I’m afraid there’s more to say about Muir’s ranking habits. In an amazingly obnoxious paragraph he casts fastidious scorn on an Indian woman who had ventured into his spotless wilderness. “Her dress was calico rags, far from clean…Had she been clad in fur, or cloth woven of grass or shreddy bark…she might then have seemed a rightful part of the wilderness; like a good wolf at least, or bear.” (My italics). He called her “debased.” It’s an old story by now, wilderness people contrasting nature, innocent and clean, with degraded humankind.
John Muir, fighter in a good cause, but we have a duty to bring our gurus to earth where we can talk with them and scold them when necessary. Yes, even Thoreau, who griped about his neighbors’ inability to take time out and gather spiritual sustenance. However, he did pay some attention to the circumstances of lives.

“How many a poor immortal soul have I met…creeping down the road of life, pushing before it a barn seventy-five feet by forty, its Augean stables never cleaned, and one hundred acres of land, tillage, mowing, pasture, and wood-lot! The portionless, who struggle with no such unnecessary inherited encumbrances, find it labor enough to subdue and cultivate a few cubic feet of flesh.” (Journal, XVI).

Keeping one’s life going day by day is an accomplishment. Evolution equipped us for struggle, and struggle it is, in cities or outbacks, drawing on spiritual grit aplenty. We live by challenge and response, taking of happiness and inspiration when the path happens to be one with openings, pauses. If not, not.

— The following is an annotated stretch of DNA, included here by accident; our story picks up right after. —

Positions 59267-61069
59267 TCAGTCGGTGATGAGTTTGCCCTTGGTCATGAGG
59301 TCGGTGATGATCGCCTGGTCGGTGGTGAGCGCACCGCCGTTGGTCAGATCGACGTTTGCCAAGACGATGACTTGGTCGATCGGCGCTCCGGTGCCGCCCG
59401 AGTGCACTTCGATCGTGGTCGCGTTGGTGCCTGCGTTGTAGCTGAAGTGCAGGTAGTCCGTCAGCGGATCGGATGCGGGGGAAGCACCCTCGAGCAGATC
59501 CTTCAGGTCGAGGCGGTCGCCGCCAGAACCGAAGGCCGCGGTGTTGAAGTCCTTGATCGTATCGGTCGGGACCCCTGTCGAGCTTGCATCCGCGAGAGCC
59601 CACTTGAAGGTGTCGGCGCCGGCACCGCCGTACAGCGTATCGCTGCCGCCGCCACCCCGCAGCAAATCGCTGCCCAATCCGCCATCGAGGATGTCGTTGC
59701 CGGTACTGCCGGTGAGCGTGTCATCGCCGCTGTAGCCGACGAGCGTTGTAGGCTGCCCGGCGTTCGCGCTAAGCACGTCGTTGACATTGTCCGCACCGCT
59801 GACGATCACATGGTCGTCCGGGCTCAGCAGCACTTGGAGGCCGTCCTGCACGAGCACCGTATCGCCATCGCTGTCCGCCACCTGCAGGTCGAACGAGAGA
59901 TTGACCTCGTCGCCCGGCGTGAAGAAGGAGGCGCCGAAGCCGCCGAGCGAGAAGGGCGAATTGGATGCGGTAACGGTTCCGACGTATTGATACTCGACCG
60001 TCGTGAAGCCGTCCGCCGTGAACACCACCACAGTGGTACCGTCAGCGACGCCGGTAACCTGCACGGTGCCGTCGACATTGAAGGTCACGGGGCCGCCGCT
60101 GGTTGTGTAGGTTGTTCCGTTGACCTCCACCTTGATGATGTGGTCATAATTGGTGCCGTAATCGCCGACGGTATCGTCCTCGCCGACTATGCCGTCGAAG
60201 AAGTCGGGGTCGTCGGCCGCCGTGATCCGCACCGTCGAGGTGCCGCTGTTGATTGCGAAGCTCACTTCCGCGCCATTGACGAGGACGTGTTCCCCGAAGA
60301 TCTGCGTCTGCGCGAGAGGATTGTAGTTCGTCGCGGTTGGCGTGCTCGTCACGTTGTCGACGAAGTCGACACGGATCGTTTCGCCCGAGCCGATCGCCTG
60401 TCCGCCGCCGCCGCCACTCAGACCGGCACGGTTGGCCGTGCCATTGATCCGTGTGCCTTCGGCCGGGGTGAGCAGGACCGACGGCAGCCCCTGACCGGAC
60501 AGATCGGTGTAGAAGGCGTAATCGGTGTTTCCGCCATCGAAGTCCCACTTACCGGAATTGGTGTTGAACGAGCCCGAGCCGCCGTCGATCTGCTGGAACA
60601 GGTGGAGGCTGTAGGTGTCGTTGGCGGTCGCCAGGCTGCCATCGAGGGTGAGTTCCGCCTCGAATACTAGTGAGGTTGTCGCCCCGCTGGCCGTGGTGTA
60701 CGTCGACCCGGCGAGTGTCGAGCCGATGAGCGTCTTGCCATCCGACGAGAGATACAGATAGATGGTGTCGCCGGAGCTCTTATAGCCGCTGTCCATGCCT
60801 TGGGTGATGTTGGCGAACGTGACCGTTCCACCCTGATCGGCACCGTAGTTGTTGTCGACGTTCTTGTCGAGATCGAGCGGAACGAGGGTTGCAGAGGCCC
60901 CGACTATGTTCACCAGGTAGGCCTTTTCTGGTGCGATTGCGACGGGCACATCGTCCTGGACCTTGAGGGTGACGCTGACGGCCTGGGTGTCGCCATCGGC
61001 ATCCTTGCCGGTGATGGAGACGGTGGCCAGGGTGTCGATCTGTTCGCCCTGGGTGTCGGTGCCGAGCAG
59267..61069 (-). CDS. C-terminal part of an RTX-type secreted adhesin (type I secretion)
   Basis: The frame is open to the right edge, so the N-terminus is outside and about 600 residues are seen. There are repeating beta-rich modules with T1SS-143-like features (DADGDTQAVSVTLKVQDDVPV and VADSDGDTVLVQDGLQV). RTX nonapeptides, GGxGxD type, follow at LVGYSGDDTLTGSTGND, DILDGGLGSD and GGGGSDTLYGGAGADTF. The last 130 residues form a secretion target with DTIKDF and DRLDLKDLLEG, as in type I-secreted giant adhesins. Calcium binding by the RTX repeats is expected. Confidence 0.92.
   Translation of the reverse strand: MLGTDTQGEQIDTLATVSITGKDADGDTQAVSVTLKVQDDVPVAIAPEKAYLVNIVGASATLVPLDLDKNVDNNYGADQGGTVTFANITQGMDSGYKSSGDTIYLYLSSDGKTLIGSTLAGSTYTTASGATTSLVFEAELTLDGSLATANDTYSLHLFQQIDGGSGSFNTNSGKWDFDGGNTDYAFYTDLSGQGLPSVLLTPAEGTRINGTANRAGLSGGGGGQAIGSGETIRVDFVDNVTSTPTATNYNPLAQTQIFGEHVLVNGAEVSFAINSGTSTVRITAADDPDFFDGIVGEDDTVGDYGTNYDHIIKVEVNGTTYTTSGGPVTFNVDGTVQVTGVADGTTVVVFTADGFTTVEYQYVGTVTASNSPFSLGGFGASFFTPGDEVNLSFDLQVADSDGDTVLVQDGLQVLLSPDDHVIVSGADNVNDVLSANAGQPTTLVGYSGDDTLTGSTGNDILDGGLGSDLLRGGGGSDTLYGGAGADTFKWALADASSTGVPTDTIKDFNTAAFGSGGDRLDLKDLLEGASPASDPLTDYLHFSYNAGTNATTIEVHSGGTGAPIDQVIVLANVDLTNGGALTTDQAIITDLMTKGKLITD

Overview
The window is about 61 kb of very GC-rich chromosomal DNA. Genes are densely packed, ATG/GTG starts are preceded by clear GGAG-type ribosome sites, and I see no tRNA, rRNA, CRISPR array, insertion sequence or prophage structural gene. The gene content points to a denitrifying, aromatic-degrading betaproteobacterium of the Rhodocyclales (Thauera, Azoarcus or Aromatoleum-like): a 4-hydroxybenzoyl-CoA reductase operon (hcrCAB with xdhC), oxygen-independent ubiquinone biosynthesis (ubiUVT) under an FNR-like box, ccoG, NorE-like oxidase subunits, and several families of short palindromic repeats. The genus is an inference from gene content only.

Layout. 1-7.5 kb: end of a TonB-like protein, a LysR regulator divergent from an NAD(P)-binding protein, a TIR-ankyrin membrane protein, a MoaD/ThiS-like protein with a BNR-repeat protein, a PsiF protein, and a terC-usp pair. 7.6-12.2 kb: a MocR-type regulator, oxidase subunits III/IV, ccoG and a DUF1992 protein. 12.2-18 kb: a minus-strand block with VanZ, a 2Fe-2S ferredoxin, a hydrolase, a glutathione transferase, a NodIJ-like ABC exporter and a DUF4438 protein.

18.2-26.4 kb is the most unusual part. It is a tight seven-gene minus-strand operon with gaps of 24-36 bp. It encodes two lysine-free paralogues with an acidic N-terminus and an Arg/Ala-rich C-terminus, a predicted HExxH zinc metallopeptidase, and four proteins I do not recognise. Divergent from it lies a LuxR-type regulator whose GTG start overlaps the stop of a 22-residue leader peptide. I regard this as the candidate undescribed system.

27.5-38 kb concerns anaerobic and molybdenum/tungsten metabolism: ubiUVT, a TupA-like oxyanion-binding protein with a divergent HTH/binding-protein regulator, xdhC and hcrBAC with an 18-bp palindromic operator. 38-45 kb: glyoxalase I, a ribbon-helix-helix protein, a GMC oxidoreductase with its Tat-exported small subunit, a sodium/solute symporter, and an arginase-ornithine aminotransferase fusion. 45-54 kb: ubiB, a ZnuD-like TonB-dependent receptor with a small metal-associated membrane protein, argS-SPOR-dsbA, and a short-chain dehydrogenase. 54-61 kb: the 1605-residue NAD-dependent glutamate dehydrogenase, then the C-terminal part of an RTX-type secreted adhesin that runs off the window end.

Circumstances would seem to be essential if we’re picking up the challenge of thinking about someone else’s life. Why then do professional environmentalists carelessly scatter invites to wilderness…therapy, adventure, esthetic pleasure…without considering the circumstances of those who might throw those invites away, in disgust? Are we committed only to those who already agree and who need only a periodic nudge?

When a Right-to-Life blockader told me he read the entire Bible, front to back, every year, I quit the discussion, such as it was. His life had become a program, locked tight. Later I asked myself about my own ways. Do I too go around with a clamshell mind? I know this much for sure, that a big share of the openings this mind of mine has undergone came from meeting other minds in more than a passive or one-way manner. That is to say, by argument, which leads me to favor an argumentive way of life, of the back-and-forth kind: listen-talk-listen-talk. When that happens we are testing theories, notions, guesses, heartfelt emotion. Trouble is, occasions for that are not common. I say we ought to learn how to create more of them.
And so, a plea for argument. Allow it, get used to it, open up, mix in. Know when to back off, that too. Let’s bring our causes out of the dark, into the glare cast by those who do not agree, and those who are so wrapped in self concerns they don’t even bother to disagree, and those who have their own causes, all of which, ours included, are a bit crazy, and no wonder, considering the situation. If we learn to do it right, we might build a mighty…no, not a program, please. You know the word, we’ve been spouting it for more than 200 years, here on this continent. Okay, pause for praise: a solid foothold has been established, in the foothills.